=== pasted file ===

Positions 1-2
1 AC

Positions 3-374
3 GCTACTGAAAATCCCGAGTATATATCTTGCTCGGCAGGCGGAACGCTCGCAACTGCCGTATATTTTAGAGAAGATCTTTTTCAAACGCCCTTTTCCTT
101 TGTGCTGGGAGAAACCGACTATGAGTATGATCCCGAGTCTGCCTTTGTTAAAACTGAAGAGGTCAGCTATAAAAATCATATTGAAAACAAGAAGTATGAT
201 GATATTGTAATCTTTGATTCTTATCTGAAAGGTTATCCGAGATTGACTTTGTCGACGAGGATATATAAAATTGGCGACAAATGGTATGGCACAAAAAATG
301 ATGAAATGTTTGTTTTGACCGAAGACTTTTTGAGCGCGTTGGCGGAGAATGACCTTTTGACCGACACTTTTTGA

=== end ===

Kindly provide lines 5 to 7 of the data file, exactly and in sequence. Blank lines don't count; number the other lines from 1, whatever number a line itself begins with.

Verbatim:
101 TGTGCTGGGAGAAACCGACTATGAGTATGATCCCGAGTCTGCCTTTGTTAAAACTGAAGAGGTCAGCTATAAAAATCATATTGAAAACAAGAAGTATGAT
201 GATATTGTAATCTTTGATTCTTATCTGAAAGGTTATCCGAGATTGACTTTGTCGACGAGGATATATAAAATTGGCGACAAATGGTATGGCACAAAAAATG
301 ATGAAATGTTTGTTTTGACCGAAGACTTTTTGAGCGCGTTGGCGGAGAATGACCTTTTGACCGACACTTTTTGA